GREENVILLE — Greenville Highway Superintendent Terry Williams has been accused of threatening a male subordinate after an argument on the job, according to state police.
The alleged victim, who has not been identified, is a part-time Greenville Highway Department employee. Williams was charged with menacing in the third degree, state police Senior Investigator Pete Kusminsky said Friday. The incident occurred during working hours.
Williams was charged Wednesday at 2:12 p.m.
The alleged victim’s attorney, Monica Kenny-Keff, of Cairo, said the incident developed after her client asked Williams why another part-time worker was getting more than double the hours he was.
Williams allegedly got loud and told the man to get back to work, which he did, but Williams followed him out of his office, grabbed him by his shirt collar and threatened him, Kenny-Keff said Friday.
The man told Williams he “didn’t want to do this” and Williams then walked away, Kenny-Keff said.
The man reported the incident to state police during his lunch break, the attorney said.
Town Supervisor Paul Macko declined to say whether Williams would face internal disciplinary action.
“I can’t comment on that now,” Macko said. “It’s a pending investigation.”
Police investigation is closed, state police said.
Williams did not respond to calls for comment.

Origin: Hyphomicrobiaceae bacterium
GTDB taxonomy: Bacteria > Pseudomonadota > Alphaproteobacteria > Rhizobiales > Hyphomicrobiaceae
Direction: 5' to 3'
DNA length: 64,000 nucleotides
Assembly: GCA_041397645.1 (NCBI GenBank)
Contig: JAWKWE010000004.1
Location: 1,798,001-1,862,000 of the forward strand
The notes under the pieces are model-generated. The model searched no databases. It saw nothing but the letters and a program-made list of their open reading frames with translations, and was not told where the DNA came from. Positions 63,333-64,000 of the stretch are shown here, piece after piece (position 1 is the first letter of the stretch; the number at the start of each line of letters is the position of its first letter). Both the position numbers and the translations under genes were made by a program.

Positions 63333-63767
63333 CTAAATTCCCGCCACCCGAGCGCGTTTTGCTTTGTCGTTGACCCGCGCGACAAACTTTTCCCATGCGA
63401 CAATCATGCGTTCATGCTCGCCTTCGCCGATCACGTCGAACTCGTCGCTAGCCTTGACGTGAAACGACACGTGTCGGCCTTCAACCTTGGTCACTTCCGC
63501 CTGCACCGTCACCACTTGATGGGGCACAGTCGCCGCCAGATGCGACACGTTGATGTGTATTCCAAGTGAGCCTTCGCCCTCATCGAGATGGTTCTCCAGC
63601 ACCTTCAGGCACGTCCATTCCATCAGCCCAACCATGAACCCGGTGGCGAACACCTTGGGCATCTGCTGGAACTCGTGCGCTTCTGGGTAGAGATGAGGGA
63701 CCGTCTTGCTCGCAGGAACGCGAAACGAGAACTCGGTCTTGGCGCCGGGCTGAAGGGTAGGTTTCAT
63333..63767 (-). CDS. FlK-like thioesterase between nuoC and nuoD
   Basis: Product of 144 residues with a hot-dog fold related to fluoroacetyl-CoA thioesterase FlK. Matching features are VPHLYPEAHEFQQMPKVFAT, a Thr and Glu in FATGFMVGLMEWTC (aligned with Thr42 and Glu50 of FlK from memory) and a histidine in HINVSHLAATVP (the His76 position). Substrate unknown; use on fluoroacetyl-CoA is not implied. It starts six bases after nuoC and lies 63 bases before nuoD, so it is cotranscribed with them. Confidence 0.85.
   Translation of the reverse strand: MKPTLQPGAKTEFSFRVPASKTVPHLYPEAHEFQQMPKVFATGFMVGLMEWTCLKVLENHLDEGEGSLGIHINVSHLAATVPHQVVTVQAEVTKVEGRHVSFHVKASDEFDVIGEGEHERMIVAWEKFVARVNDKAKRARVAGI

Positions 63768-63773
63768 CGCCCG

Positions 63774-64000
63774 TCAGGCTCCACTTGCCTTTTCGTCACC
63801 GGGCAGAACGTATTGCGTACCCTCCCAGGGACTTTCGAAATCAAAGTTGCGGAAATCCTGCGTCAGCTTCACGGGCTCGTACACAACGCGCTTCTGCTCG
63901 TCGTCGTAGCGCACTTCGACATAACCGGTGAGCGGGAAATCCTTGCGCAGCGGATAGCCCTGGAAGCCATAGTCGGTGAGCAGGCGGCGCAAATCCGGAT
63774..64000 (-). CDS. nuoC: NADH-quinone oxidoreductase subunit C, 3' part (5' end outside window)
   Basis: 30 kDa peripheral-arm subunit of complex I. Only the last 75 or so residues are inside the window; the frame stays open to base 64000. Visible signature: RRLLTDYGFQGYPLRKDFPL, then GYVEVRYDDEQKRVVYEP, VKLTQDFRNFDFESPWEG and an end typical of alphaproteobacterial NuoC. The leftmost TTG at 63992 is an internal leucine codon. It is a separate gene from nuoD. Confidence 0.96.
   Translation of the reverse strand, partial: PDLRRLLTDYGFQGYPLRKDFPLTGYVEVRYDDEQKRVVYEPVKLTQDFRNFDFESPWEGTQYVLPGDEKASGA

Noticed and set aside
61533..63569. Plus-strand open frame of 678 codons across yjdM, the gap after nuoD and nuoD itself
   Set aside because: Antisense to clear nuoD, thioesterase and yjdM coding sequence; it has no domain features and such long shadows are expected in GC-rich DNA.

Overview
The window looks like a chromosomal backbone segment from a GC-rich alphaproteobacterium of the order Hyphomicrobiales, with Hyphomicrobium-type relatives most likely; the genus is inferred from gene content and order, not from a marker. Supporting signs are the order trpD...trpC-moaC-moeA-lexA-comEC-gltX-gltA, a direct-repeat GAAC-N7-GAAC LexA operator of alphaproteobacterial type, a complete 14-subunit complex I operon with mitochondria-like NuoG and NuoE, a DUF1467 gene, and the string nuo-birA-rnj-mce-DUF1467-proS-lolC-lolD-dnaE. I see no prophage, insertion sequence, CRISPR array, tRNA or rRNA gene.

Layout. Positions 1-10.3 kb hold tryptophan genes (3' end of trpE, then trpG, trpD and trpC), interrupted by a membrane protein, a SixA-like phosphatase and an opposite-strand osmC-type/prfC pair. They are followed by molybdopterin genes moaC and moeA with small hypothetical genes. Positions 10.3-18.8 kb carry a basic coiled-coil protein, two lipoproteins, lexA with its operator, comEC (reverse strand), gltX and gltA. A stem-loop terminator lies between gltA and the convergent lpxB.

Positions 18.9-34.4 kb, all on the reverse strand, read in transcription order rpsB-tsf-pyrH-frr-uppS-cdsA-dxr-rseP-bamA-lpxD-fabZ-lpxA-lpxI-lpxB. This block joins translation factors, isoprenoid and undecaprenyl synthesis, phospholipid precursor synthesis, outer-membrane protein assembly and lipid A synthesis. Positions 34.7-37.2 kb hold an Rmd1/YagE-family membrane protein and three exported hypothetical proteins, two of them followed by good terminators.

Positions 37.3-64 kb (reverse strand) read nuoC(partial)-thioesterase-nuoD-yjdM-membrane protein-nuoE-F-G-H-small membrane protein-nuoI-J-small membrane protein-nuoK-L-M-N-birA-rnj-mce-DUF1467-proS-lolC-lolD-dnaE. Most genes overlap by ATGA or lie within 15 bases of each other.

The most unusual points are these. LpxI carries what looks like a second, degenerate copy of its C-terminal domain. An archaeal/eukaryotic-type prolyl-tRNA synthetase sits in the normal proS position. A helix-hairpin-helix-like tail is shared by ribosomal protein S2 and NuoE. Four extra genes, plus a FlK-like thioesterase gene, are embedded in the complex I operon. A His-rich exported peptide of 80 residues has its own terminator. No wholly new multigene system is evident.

Williams, a Republican, was re-elected Greenville highway superintendent in 2017. He defeated Integrity Party challenger Eric Pickett 585-287, according to the Greene County Board of Elections.
Greenville Town Councilman Greg Davis said Williams should resign if he is found guilty. Davis said he hasn’t had a chance to speak to Williams or the alleged victim.
“That would have to be talked about with the town lawyer, because there are legalities,” Davis said Friday.
Williams was issued an appearance ticket and will be required to appear in court at a later date.
If Williams is convicted, he faces up to three months in county jail, one year probation and a possible $500 fine.
Kenny-Keff said the incident should be made public because Williams is an elected official paid with taxpayer dollars.
“From information that I’ve gathered from other sources, he’s had issues in the past with doing inappropriate things on work time or with work equipment and now it came to an actual physical altercation with a subordinate,” she said. “I think the people of Greenville should know that. I think they have a right to know that.”
Williams is scheduled to reappear in Greenville Town Court on Jan. 31 at 7 p.m., but Kenny-Keff expects Greenville town justices to recuse themselves because Williams is a town official.